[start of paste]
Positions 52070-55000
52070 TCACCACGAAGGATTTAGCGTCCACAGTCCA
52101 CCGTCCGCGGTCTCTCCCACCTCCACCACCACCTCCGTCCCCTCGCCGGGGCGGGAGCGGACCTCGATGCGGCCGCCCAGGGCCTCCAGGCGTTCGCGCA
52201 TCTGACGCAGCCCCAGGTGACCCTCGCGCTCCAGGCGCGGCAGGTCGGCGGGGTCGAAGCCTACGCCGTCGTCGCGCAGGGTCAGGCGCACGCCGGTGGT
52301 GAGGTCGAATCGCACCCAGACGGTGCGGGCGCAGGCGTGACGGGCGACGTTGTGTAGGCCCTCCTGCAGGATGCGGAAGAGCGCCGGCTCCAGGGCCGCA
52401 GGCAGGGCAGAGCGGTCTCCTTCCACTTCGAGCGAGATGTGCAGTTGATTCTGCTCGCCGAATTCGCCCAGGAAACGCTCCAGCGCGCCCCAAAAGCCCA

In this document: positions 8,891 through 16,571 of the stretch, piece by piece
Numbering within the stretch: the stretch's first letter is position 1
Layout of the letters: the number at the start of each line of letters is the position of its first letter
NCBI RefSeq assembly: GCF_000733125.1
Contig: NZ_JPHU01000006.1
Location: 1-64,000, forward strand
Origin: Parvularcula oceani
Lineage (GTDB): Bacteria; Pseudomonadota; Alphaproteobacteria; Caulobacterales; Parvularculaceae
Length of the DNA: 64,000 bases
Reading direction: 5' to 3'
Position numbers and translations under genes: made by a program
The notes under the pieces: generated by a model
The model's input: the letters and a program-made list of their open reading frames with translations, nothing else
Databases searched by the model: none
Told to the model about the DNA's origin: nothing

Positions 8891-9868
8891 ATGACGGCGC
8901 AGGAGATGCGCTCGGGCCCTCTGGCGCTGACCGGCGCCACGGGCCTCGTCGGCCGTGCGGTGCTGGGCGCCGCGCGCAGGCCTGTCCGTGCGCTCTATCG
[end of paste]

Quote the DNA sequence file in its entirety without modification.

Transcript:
Positions 52070-55000
52070 TCACCACGAAGGATTTAGCGTCCACAGTCCA
52101 CCGTCCGCGGTCTCTCCCACCTCCACCACCACCTCCGTCCCCTCGCCGGGGCGGGAGCGGACCTCGATGCGGCCGCCCAGGGCCTCCAGGCGTTCGCGCA
52201 TCTGACGCAGCCCCAGGTGACCCTCGCGCTCCAGGCGCGGCAGGTCGGCGGGGTCGAAGCCTACGCCGTCGTCGCGCAGGGTCAGGCGCACGCCGGTGGT
52301 GAGGTCGAATCGCACCCAGACGGTGCGGGCGCAGGCGTGACGGGCGACGTTGTGTAGGCCCTCCTGCAGGATGCGGAAGAGCGCCGGCTCCAGGGCCGCA
52401 GGCAGGGCAGAGCGGTCTCCTTCCACTTCGAGCGAGATGTGCAGTTGATTCTGCTCGCCGAATTCGCCCAGGAAACGCTCCAGCGCGCCCCAAAAGCCCA

In this document: positions 8,891 through 16,571 of the stretch, piece by piece
Numbering within the stretch: the stretch's first letter is position 1
Layout of the letters: the number at the start of each line of letters is the position of its first letter
NCBI RefSeq assembly: GCF_000733125.1
Contig: NZ_JPHU01000006.1
Location: 1-64,000, forward strand
Origin: Parvularcula oceani
Lineage (GTDB): Bacteria; Pseudomonadota; Alphaproteobacteria; Caulobacterales; Parvularculaceae
Length of the DNA: 64,000 bases
Reading direction: 5' to 3'
Position numbers and translations under genes: made by a program
The notes under the pieces: generated by a model
The model's input: the letters and a program-made list of their open reading frames with translations, nothing else
Databases searched by the model: none
Told to the model about the DNA's origin: nothing

Positions 8891-9868
8891 ATGACGGCGC
8901 AGGAGATGCGCTCGGGCCCTCTGGCGCTGACCGGCGCCACGGGCCTCGTCGGCCGTGCGGTGCTGGGCGCCGCGCGCAGGCCTGTCCGTGCGCTCTATCG